ASUS RADEON HD 4850/4870 and GeForce GTX 285/295
Performance in games
- Intel Core2 Extreme QX9650 (3000 MHz) CPU
- Zotac 790i Ultra motherboard on NVIDIA nForce 790i Ultra
- 2GB DDR3 SDRAM Corsair 2000MHz
- WD Caviar SE WD1600JD 160GB SATA hard drive
- Tagan TG900-BZ 900W PSU
- Windows Vista 32-bit SP1, DirectX 10.1
- Dell 3007WFP 30-inch monitor
- ATI CATALYST 9.2; NVIDIA 182.08 drivers
- VSync disabled
- Far Cry 2 (Ubisoft) -- DirectX 10.0, shaders 4.0 (HDR), built-in benchmarking utility (the Middle level), maximum settings.
- S.T.A.L.K.E.R. Clear Sky 1.507 (GSC Game World/THQ) -- DirectX 10.0, maximum quality settings (dynamic lighting enabled); demo, copy files to the savegames folder, run the game, load level 'ixbt4', and type "demo_play ixbt4" in the console. This game does not support AA.
- 3DMark Vantage 1.02 (FutureMark) -- DirectX 10.0, shaders 4.0, multitexturing, 'Extreme' settings.
- CRYSIS 1.2 (Crytek/EA), DirectX 10.0, shaders 4.0, 'Very High' settings, 'Rescue' level; batch file, e-mail us to obtain the timedemo.
- CRYSIS Warhead (Crytek/EA), DirectX 10.0, shaders 4.0, 'Very High' settings, 'Cargo' level; batch file, e-mail us to obtain the timedemo.
- Company Of Heroes Opposing Fronts (Relic Entertainment/THQ) -- DirectX 10.0, shaders 4.0, maximum settings; batch file, run the game, invoke graphics settings and click the test button.
- World In Conflict 1.007 (Massive Entertainment/Sierra) -- DirectX 10.0, shaders 4.0, 'Very High' settings with adjusted AA and AF; run the game, invoke graphics settings and click the test button.
- Devil May Cry 4 (CAPCOM) -- DirectX 10.0, 'Super High' settings with adjusted AA and AF; Scene 1.
- Lost Planet Extreme Condition Colonies Edition (CAPCOM) -- DirectX 10.0, 'Super High' settings (with adjusted AA and AF); Scene 1.
S.T.A.L.K.E.R. Clear Sky
Far Cry 2
World In Conflict
Crysis Warhead, Cargo
Company Of Heroes Opposing Fronts
3DMark Vantage Graphics MARKS
Devil May Cry 4, Scene 1
Lost Planet Extreme Condition Colonies Edition, Scene 1
ASUS EAH4870 MATRIX (RADEON HD 4870) 512MB is a good modification of the 4870 card with an excellent cooling system and slightly increased operating frequencies, which don't yield noticeable performance gains.
ASUS EAH4850 MATRIX (RADEON HD 4850) 512MB is a standard 4850 card (in frequencies and performance) with a very good cooler. This card produces a positive impression. However, we should take into account relatively inexpensive GeForce GTS 250 cards that already appear on the shelves. They are strong competitors for the 4850, so keep tabs on their prices.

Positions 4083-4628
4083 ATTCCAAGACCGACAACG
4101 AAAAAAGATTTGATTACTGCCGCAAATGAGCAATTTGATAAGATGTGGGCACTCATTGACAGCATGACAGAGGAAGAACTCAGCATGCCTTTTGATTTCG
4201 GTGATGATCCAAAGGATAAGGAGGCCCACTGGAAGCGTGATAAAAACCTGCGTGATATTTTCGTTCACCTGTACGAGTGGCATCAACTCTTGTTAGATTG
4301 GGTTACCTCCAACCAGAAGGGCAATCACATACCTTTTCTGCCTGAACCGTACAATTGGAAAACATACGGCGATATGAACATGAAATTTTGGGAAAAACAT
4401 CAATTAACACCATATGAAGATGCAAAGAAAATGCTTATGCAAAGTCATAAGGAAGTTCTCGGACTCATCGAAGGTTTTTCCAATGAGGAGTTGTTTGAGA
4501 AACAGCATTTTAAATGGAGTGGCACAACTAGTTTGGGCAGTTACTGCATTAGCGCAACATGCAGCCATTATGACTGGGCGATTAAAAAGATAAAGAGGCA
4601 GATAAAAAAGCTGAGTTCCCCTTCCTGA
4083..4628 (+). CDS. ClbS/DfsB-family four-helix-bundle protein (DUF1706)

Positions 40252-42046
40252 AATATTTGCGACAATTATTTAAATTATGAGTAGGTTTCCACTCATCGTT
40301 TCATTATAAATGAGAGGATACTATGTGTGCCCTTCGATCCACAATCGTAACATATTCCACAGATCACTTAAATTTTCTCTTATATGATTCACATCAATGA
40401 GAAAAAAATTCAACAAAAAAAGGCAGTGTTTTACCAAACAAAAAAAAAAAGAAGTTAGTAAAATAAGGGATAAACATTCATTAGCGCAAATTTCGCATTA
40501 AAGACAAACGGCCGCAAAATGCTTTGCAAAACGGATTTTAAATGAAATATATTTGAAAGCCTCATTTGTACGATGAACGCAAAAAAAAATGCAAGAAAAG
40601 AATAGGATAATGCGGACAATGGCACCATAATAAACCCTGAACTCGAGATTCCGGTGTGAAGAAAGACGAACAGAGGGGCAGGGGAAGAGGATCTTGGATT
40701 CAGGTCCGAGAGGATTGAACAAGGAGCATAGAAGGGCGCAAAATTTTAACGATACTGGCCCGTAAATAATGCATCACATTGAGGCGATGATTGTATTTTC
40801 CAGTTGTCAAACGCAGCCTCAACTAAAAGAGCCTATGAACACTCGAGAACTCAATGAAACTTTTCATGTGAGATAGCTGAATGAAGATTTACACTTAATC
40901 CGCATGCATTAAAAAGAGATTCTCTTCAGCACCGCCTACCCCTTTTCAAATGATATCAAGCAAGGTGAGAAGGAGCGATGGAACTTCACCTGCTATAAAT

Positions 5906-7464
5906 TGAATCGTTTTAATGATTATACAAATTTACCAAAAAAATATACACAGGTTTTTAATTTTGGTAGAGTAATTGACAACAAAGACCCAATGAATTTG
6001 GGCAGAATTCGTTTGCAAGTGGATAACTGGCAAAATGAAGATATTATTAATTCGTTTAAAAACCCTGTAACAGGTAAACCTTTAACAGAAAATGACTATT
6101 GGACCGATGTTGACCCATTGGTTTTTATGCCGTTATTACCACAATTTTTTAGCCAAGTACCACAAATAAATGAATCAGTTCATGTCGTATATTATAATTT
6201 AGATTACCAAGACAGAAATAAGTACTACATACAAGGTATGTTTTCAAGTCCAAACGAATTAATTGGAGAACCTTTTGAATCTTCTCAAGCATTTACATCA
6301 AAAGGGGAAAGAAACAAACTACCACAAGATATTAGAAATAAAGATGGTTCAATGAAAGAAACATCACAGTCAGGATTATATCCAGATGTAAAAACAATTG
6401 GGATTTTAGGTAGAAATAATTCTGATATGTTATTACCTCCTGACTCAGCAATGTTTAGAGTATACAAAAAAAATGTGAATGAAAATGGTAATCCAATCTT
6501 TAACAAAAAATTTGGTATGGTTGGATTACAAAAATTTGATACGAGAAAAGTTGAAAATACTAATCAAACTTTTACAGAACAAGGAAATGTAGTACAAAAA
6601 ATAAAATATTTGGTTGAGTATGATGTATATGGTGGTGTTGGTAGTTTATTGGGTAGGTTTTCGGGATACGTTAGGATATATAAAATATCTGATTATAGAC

ASUS ENGTX295 (GeForce GTX 295) 2x896MB is a standard dual-GPU GTX 295 card that differs from the other products in the bundle only.
Our tests of the GTX 295 prove that the technology of uniting two GPUs with a driver or other software has lots of underlying potential problems. Another warning for those who want the most powerful solutions: be ready that your dual-GPU card won't be lightning fast in a new game just because the driver does not support this game yet. We hope that programmers from NVIDIA (and AMD with its 4870 X2) will promptly add support for all new games into their drivers.
I want to repeat that GTX 295 is a very fast card, the first of its kind so far. But will it come with an adequate price tag? Perhaps it will be cheaper to buy two GTX 280 cards, which will be apparently faster in SLI mode. It's up to you to decide. Just keep tabs on the prices, and then draw your own conclusions.
ASUS ENGTX285 TOP (GeForce GTX 285) 1024MB is the standard GTX 285 card with a tad higher operating frequencies and a bonus in the bundle. Nothing else.
ASUS ENGTX285 Ultimate (GeForce GTX 285) 1024MB is a similar product, only its frequencies are higher. It's presently one of the fastest GTX 285 cards, which can catch up with the RADEON HD 4870 X2. Even if it's slower in some tests, proceeding from what we wrote about dual-GPU cards, I would still prefer an overclocked GTX 285 to the 4870 X2.
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